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The Secret Ingredient


FOTOLINCS
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On the subject "Creativity isn't subjective" Pre-visualisation is a strongly flagged-up subject in my latest book; YOUR WILDLIFE JOURNEY (page 59; Your secret weapon).  It states;  "If I was asked to reveal the number one red hot tip for any photographer it would have to be “photograph the scene in your mind’s eye first”. Trust me on this one, if you are just starting out on this wonderful wildlife photographic journey or any photographic journey you probably won’t have recognised just how big a deal this is yet. Those of you who have ‘seen a few years’ will know exactly what I mean.  Let me give you a quick ‘for instance’. You arrive at your photographic venue, you see the scene in front of you (whatever that may be) and you reach for your camera. If you haven’t PRE-VISUALISED the hoped-for image how can you possibly know what focal length lens you need? How can you know what aperture or shutter speed?"

My book was published this year March 11th. Your Wildlife Journey (How to navigate the world of wildlife photography.)   https://www.blurb.com/b/11092072-your-wildlife-journey

 

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2 hours ago, FOTOLINCS said:

 how can you possibly know what focal length lens you need? How can you know what aperture or shutter speed?"

Er, experience? I tend to think about what I want while the camera is on its way to my eye.

I assume you mean something different from, or additional to, Minor White's version, because he was really talking about the zone system.

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Er? (I read you.)  Ah, 'experience' well my friend in my 70 years behind a camera, (a wildlife photographer's camera,) I have seen cameras lifted up to photograph something with no thought of lens, aperture, or height, usually eye level. so, well done you, at least you do think about it even though your camera is already on its way to your eye as you say.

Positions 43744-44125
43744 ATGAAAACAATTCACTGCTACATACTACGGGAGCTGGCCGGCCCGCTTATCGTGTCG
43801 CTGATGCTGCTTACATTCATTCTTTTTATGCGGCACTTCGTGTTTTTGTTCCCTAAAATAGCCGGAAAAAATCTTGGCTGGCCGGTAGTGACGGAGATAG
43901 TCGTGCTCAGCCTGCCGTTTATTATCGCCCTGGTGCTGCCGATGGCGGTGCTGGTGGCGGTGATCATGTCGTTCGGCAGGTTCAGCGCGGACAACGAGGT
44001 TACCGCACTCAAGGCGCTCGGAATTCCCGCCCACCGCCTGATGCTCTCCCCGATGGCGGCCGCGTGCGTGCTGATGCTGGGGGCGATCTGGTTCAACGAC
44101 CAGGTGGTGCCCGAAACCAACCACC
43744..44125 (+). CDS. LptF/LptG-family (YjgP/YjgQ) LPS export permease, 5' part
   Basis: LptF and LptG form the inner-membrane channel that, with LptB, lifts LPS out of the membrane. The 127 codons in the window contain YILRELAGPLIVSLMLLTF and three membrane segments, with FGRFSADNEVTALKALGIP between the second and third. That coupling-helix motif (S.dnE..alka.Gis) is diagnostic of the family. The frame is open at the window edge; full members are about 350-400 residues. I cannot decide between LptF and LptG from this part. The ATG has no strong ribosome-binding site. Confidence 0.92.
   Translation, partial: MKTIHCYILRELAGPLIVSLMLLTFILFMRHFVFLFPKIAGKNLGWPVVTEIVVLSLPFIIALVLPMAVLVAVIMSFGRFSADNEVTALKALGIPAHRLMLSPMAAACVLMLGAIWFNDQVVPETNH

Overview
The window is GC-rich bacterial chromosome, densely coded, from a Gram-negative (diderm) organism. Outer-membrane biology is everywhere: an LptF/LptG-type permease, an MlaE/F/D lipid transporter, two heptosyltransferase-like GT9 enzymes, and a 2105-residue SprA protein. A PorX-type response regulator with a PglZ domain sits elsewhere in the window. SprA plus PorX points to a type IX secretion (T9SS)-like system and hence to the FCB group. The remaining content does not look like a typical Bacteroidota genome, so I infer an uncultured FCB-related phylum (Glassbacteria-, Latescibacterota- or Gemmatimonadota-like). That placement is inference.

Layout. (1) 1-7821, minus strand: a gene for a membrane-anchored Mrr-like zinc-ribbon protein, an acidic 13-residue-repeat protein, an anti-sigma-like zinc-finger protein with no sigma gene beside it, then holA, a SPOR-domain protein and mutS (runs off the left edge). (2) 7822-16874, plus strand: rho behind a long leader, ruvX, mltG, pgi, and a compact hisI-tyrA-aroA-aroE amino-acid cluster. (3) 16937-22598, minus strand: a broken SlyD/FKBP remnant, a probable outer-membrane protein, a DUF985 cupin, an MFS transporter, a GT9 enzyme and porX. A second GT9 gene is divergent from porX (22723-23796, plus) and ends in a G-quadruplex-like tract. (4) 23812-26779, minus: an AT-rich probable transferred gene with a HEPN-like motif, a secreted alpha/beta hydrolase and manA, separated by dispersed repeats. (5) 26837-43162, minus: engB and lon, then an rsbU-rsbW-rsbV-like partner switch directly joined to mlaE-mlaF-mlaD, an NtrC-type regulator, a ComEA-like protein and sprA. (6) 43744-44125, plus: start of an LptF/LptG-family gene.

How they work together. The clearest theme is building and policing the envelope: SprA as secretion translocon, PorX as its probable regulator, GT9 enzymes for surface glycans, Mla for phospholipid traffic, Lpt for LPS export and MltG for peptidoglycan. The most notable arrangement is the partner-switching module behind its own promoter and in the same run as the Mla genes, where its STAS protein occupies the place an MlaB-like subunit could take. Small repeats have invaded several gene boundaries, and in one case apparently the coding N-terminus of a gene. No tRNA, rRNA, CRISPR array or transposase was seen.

Pre-visualisation is the vital ingredient whatever you are going to photograph otherwise your library will contain only 'snaps'.

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10 hours ago, FOTOLINCS said:

You arrive at your photographic venue, you see the scene in front of you (whatever that may be) and you reach for your camera. If you haven’t PRE-VISUALISED the hoped-for image how can you possibly know what focal length lens you need? How can you know what aperture or shutter speed?"

 

 

Depending what and where I will be photographing I pack either 2 bodies with 24-70 and 70-300mm lenses attached. If I know I'll be photographing up close up or in a small area I will want to show off, then I'll pack another body with a 17-35mm lens attached. Depending upon the known or expected light levels and what type of action maybe expected I'll preset my cameras iso and aperture to enable a suitable shutter speed. I pack a compact monopod and cable release when I expect a need to gain height in a crowd. I naturally pre visualise (although I don't think the words 'pre visualise') my requirements as a matter of course when I pack my back pack so I am all ready to shoot at my destination. It works for me. 

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After too many years photographing on location, I now keep my DSLR's at 100ISO, f 5.6 and bodies set on A.

I also always carry my old Minolta IV F meter.  Currently go out with 3 bodies, 16-28, 35-70 and either a

70-200 or 120-300 and two NIKON SB-800 on camera strobes.

 

With short (wide) lenses "Pre-Focus" and aperture is also really important, comes from years working with

rangefinder film bodies.

 

Chuck

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  • 4 weeks later...

Two bodies, these days set on manual exposure with auto ISO - I choose the speed and aperture and the camera works around that. 
Four lenses - 20 or 24mm f1.4; 28-70 zoom; 135 f1.8 and 300 f4.  I know zooms are more flexible but I really like the fixed lengths.

and a laptop of course...

 

Edited by Phil Robinson
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